Day 3 saw us heading west again. A quick stop at Burnham Overy and our luck was back in when we immediately got on to 2 Rough-legged Buzzards who performed beautifully.

RLB - Jeff Slocombe eat your heart out!

Calling in briefly at Choseley it was great to see some Corn Buntings and Yellowhammers still clinging on in the area and, on our drive back to the main road, a lone Waxwing sat up on the top of a tree. Further west we arrived at Flitcham Abbey Farm where it was nice to see the return of some good numbers of Tree Sparrow. From the hide the local Little Owl obliged us as usual. But, despite another patient bout of curb-crawling around Wolferton Triangle the local Golden Pheasants were less obliging.

Next stop Titchwell and its brand new Star Ship Enterprise (Parrinder) Hide - "It's a hide Jim, but not as we know it!"

The new Parrinder Hide at Titchwell

Hardly your traditional hide but it offered welcome shelter from the cold as we watched Spotted Redshank, Avocet (a lone bird and our only one of the trip), Twite and Skylark amongst other commoner wildfowl and waders. There was a huge flock of gulls on the freshwater scrape - and amongst them were a couple of Med Gulls. Oh, and I almost forgot to mention - on our way out to the hide Wayne found the Northern Harrier again! It performed beautifully, really showing off its orangey underparts in the sunshine and, even to my untrained eye, having a subtley different jizz to a Hen Harrier.

We left the warmth of the hide for another quick seawatch. There were hundreds of Common Scoter offshore but we couldn't turn any of them into a Velvet. We did however find a few more R-t Divers, some Eider and a couple of R-B Mergansers.

Next on the agenda - a dodgy (?) goose at Burnham Deepdale. But, before we got to that one we found another. Wayne (he deserves a medal - he was on fire on this trip), picked out a lone Barnacle Goose in a field amongst hundreds of Pink-footed Geese - while travelling at 60mph in the car! On arrival at Burnham Deepdale Wayne (again!) found our target bird about a mile away amongst thousands of Pink-feet - a Ross's Goose. But, before we could get our 'scopes on to it the whole flock - c.10,000 birds took off. *@#!. But no, hang on, they were heading our way! Before long we didn't need our 'scopes as the Ross's Goose circled directly above us. The whole flock landed in a field nearby before shortly being spooked and taking off in one huge mass. The sound they made was breathtaking - like a large train approaching. Wayne, captured some of it on his phone.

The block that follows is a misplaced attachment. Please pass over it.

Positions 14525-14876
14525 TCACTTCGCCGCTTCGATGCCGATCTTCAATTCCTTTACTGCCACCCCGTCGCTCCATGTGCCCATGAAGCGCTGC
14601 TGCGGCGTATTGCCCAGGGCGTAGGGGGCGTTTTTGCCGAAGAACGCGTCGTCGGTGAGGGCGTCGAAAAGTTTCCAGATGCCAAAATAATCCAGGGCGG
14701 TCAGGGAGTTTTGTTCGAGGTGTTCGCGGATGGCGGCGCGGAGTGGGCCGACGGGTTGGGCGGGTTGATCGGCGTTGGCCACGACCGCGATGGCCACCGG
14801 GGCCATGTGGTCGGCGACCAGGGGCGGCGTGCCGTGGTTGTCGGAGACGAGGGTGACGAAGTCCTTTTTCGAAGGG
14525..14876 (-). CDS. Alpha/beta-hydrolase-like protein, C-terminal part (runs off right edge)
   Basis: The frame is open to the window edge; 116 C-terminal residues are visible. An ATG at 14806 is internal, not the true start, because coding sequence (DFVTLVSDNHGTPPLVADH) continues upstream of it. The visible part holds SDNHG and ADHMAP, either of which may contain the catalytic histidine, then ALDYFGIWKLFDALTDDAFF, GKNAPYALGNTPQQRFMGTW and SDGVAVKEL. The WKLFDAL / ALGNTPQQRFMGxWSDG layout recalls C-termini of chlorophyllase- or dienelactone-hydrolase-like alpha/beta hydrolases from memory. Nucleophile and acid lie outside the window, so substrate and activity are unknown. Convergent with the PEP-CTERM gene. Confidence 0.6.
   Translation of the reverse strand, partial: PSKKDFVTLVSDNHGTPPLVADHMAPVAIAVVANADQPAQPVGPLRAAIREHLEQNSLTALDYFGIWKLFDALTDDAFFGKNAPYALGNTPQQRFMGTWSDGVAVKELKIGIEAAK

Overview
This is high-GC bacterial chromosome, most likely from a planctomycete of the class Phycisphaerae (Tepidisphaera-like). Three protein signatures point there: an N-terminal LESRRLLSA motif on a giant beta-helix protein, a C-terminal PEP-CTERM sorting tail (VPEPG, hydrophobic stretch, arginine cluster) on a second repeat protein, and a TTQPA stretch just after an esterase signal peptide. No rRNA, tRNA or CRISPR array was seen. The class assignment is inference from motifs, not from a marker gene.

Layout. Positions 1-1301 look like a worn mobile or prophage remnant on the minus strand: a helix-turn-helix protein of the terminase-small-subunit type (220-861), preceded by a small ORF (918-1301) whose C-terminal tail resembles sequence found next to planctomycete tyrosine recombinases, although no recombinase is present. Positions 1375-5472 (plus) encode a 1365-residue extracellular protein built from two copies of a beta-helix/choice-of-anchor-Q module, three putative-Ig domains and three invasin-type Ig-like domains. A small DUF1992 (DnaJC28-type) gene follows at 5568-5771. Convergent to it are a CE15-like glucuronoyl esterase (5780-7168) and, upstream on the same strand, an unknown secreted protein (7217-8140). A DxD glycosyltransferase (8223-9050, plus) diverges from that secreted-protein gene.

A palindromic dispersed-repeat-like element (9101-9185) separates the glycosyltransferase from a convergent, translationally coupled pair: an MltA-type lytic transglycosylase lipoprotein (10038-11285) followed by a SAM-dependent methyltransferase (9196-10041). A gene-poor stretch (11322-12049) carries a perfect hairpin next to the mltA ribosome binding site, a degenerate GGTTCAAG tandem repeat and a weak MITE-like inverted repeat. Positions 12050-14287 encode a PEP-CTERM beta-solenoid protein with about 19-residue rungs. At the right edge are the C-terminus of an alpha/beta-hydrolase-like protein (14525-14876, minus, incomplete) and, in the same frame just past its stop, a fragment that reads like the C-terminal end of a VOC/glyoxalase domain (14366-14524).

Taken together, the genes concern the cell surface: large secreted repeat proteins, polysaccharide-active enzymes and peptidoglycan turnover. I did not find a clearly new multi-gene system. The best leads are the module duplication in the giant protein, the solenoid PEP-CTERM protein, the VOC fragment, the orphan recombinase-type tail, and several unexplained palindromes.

Spot the Ross's Goose. (Who needs a long lens?!)

To cap a perfect day, as daylight almost completely disappeared, we just about managed to make out two Smew on Wells Boating Lake in the gloom.

A trip to celebrate - and celebrate we did - until 3am accompanied by our host Nick and a certain amount of Nelson's Revenge, Port and Cherry Brandies!

And that was it - Norfolk 2011. On our way home we called in at Welney where we got Whooper Swan, another Long-tailed Duck and another duck whose name can't be mentioned cos it's got a price on its head. The Trip List of 136 was our highest ever winter trip list total in Norfolk - and we never managed to get to Holkham Hall to look for woodland birds. We'll do it all over again next year.